A Day at the Races, Tampa Bay Style

Mike Allen on Bluesville before Sunday's fourth race Photo:Steven Buckner

Mike Allen on Bluesville before Sunday’s fourth race
Photo:Steven Buckner


Editor’s Note: Steven Buckner has joined HorseracingFLA as Tampa Bay correspondent. This story and the accompanying photos are the first of the regular reports you will see from Steven. He is based in Clearwater and has a freelance photography business with a client base that includes the Tampa Tribune, United Press International and the DeLand Sun News.

By Steven Buckner

Again this season, Tampa Bay Downs is showing how a track can keep building a racing program that attracts strong national attention while still keeping a traditional day at the races atmosphere.

On Sunday April 19, we chronicled a day that in many ways was typical of what fans on site and fans betting via simulcasts and Advance Deposit Wagering are finding at the Oldsmar oval.

A crowd that the track’s management estimated at 3,200 watched ten races on a sunny afternoon with temperatures in the mid 80s.

Four of Sunday’s races were on the turf course, which has held up well during the season that began Nov. 29.

Tampa Bay Downs (TBD) put in its turf course in 1998, and +that has helped it gain popularity among the country’s bettors.

During the winter most tracks outside of Florida, California and several other mild-weather states have ground that is too soft and wet for turf racing.

Turf races at TBD often have ten or more horses. Those large fields are attractive to bettors seeking big payoffs. Thus, turf racing is a main reason why TBD does more than $4 million in all-sources handle most days between January and March.

Sunday’s six other races were on the dirt track, which Tampa Bay Downs officials and many jockeys refer to as the “sand track.”

TBD’s track has a base with more sand than most other tracks and isTampa Bay Downs 20150419--Daniel Cneteno winner race 3 (1 of 1) generally regarded as one of the country’s deepest and safest for horses.

On Sunday, five-time champion Tampa Bay jockey Daniel Centeno (one winner on dirt (Really Good Guy in the third race) and one winner on turf (Corinthian Summer in the tenth).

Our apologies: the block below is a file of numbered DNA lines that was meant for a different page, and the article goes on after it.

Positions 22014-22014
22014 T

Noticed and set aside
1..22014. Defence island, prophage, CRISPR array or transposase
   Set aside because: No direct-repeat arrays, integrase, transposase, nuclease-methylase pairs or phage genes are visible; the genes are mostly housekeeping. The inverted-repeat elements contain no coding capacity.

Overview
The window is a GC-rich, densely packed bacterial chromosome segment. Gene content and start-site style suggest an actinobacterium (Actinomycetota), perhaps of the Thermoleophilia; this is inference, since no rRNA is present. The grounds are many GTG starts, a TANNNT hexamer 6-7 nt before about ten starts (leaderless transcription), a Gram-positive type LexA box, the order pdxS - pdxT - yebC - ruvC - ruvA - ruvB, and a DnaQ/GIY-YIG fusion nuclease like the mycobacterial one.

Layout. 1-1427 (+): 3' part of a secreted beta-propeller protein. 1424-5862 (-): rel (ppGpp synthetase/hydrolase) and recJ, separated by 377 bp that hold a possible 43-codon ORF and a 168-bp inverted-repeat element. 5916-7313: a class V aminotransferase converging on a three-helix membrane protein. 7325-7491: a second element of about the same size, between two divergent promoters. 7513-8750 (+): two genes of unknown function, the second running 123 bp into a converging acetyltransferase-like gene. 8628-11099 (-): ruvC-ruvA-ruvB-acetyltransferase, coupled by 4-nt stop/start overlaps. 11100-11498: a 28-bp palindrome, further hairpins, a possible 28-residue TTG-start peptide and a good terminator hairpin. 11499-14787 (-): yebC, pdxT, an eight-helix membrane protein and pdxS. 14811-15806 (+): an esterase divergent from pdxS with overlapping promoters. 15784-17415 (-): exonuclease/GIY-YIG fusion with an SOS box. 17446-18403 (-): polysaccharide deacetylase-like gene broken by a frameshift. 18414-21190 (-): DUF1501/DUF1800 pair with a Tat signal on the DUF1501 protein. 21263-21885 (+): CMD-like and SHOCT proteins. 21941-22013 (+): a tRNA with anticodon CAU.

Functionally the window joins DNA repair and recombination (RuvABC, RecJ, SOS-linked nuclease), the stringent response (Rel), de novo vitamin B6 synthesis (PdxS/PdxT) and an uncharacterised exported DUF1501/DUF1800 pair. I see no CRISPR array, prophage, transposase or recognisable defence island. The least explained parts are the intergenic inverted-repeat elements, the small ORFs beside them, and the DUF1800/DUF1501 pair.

The day’s biggest margin of victory was in the fourth race, with Bluesville beating runner-up Mo Mon’s Copycat by 8 ¼ lengths.

Bluesville rallied from fifth place after a half mile and won the one mile turf race for fillies and mares in 1:37.08. He was ridden my Mike Allen for trainer Kathleen O’Connell and owner DiBello Racing.

Live handle was $181,957, according to Equibase charts. An additional $2,948,634 was wagered on TBD races by bettors at simulcast sites including pari-mutuels in Florida and other states, off-track betting sites in other states and Las Vegas sports books as well as with legal computer and phone betting services.

That added up to all-sources handle of $3,130,591. That put TBD fifth in wagers among the country’s thoroughbred tracks. It trailed Santa Anita, Gulfstream Park, Aqueduct and Keeneland.

The Scene
Race fans can place bets on TBD races and with simulcasting also are able to make bets on horses racing around the country. Simulcast betting is easy and fun via large video screens covering the other races.

Fans were either indoors in comfortable air conditioning or outdoors with fresh air and a cooling breeze. Food and drinks were available in several convenient locations ranging from casual fare to white linen table top service. The Silks Poker Room is open on dark days as well as on race days.

Only seven race days are left, including closing day Sunday May 3 and Saturday May 2 when TBD will have simulcast betting on the Kentucky Derby.

After a day at Tampa Bay Downs our view is that you owe it to yourself to get out and experience a unique sporting event that has been in the area since 1926. Grab a program early, place your bets and have a great time.

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